CAIRO: Abdel-Fattah al-Sisi was on course for a sweeping victory in Egypt’s presidential election Wednesday, his campaign said, picking up over 93 percent of the vote in a poll marred by low voter turnout.
The Sisi campaign said the former army chief’s only rival, Hamdeen Sabahi, picked up 2.9 percent while 3.7 percent of the votes were deemed void, as few people trickled to the polls even after the balloting was extended for a third day.
Judicial sources said just 44.4 percent of the electorate turned out to vote, a figure well below the nearly 52 percent turnout in the 2012 election won by the Islamist Mohammad Morsi, the president whom Sisi ousted last summer.
In his last campaign TV interview last week, Sisi set the bar even higher, saying he wanted more than 45 million voters to cast ballots, a turnout of more than 80 percent – to “show the world.”
The turnout is key because he is looking to prove to critics at home and abroad that his ouster of Morsi and crackdown on the Muslim Brotherhood and other Islamists reflected the will of the people.
Critics say the lack of enthusiasm at the polls is in part due to deep apathy among even Sisi supporters, knowing that his victory was a foregone conclusion.
Others say it shows deep discontent with Sisi, not just among his Islamist foes but also among a broader section of the public that says he has no solutions for Egypt’s woes and fears he will return Egypt to the autocratic ways of Hosni Mubarak.
The tepid polling is particularly embarrassing because the government and media have been whipping up adulation for Sisi the past 10 months, depicting him as a warrior against terrorism and the only person able to tackle Egypt’s woeful economy, high unemployment, inflation and instability.
Sisi’s supporters in the Egyptian media have been in a panic the past two days. Political talk show hosts and newscasters have been berating people to vote, warning that otherwise the Brotherhood will be encouraged to step up its challenge to the new government.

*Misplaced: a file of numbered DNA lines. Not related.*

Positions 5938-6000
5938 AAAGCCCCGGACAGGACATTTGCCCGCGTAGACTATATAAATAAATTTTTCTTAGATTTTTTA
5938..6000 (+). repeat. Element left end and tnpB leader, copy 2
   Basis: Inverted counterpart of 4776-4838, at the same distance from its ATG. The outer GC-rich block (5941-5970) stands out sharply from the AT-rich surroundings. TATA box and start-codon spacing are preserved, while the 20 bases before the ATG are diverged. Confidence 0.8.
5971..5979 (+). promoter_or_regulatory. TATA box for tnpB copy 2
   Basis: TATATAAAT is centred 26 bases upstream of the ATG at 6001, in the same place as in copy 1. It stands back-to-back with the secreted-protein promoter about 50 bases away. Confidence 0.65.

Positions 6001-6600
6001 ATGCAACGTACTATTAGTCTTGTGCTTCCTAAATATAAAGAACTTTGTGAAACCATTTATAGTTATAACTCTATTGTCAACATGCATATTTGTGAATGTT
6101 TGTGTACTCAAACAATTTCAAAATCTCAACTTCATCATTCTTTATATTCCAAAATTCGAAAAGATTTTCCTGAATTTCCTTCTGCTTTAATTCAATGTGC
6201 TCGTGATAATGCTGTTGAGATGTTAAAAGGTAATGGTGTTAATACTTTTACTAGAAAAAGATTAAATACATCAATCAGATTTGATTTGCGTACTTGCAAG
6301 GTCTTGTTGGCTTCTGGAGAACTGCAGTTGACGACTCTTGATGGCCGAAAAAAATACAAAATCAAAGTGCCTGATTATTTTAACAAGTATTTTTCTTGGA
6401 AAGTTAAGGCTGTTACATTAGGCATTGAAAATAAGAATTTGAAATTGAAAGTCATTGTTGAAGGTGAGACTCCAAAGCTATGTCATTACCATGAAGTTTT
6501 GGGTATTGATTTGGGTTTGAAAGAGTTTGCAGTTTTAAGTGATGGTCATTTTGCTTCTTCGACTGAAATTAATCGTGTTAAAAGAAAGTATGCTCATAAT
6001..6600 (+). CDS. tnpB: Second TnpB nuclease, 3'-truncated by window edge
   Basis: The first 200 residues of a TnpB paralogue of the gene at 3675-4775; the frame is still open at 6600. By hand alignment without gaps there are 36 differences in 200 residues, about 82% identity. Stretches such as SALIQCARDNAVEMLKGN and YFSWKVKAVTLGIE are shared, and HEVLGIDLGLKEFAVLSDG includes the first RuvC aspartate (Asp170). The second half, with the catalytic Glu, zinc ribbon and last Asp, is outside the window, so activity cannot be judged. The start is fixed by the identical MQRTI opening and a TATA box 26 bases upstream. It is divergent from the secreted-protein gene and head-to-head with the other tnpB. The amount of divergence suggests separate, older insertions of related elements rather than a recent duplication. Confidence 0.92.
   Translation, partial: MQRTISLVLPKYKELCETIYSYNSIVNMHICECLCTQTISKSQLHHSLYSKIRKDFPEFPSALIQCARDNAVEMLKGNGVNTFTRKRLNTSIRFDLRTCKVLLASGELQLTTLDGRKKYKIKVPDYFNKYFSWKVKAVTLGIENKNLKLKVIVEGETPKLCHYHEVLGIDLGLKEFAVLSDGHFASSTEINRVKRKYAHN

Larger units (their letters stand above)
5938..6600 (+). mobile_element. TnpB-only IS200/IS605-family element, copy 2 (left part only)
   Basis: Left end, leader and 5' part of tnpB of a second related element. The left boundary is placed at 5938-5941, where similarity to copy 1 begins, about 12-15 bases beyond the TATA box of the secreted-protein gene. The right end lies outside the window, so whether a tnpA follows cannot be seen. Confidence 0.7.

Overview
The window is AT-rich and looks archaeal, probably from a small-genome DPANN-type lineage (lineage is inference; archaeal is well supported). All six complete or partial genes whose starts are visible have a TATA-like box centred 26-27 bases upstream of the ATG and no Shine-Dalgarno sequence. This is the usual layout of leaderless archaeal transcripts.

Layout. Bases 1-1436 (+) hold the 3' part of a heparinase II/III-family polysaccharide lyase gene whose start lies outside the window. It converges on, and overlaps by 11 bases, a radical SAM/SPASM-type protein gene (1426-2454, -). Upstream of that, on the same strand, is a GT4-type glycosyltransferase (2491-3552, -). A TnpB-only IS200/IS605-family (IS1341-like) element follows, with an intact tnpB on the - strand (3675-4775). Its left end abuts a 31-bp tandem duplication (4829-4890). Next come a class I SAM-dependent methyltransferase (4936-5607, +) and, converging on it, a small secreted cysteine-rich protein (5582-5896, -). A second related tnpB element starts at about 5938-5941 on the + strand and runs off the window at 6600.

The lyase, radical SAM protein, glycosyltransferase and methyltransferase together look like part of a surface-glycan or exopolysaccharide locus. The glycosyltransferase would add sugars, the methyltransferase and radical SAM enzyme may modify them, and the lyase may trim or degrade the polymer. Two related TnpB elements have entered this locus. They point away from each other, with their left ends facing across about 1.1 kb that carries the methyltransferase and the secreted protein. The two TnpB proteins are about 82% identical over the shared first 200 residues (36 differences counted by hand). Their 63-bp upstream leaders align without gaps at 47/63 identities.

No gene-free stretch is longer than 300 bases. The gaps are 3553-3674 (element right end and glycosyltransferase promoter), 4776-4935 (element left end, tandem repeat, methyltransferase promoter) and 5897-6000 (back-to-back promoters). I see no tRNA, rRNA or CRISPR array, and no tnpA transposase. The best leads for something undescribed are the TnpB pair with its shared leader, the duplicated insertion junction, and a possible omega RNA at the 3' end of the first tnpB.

Prominent TV talk show host Amr Adeeb angrily said that by not voting, Egyptians might as well “go directly to the prison and return Mohammad Morsi to power. Tell him ‘Your excellency, President Mohammad Morsi, please come out and rule us.’”
The abrupt decision by the election commission Tuesday to add another day of voting raised complaints that authorities were tipping the playing field in Sisi’s favor.
U.S.-based Democracy International, which has been observing the vote, said Wednesday that the extension “raises more questions about the independence of the election commission, the impartiality of the government, and the integrity of Egypt’s electoral process.”
It said its observer teams outside of Cairo had ended their mission as scheduled Tuesday, meaning they would not be observing polls Wednesday. Some other international monitoring teams also left the country, since they had only planned for two days of voting, though EU monitors continued to observe.
Only a handful of voters or none at all were at polling centers in multiple districts toured by Associated Press reporters Wednesday. At some, music played from tents and kids painted Egyptian flags or Sisi’s name on their faces, while occasionally a voter drifted into the station. TV images beamed live from more than a dozen locations across Egypt showed similar scenes.
“People are lazy, depressed or frustrated. They knew what the result will be even before the vote,” said Amani Fikry, a manager in a privately owned company who said she voted earlier. “They are exhausted from three years of constant troubles.”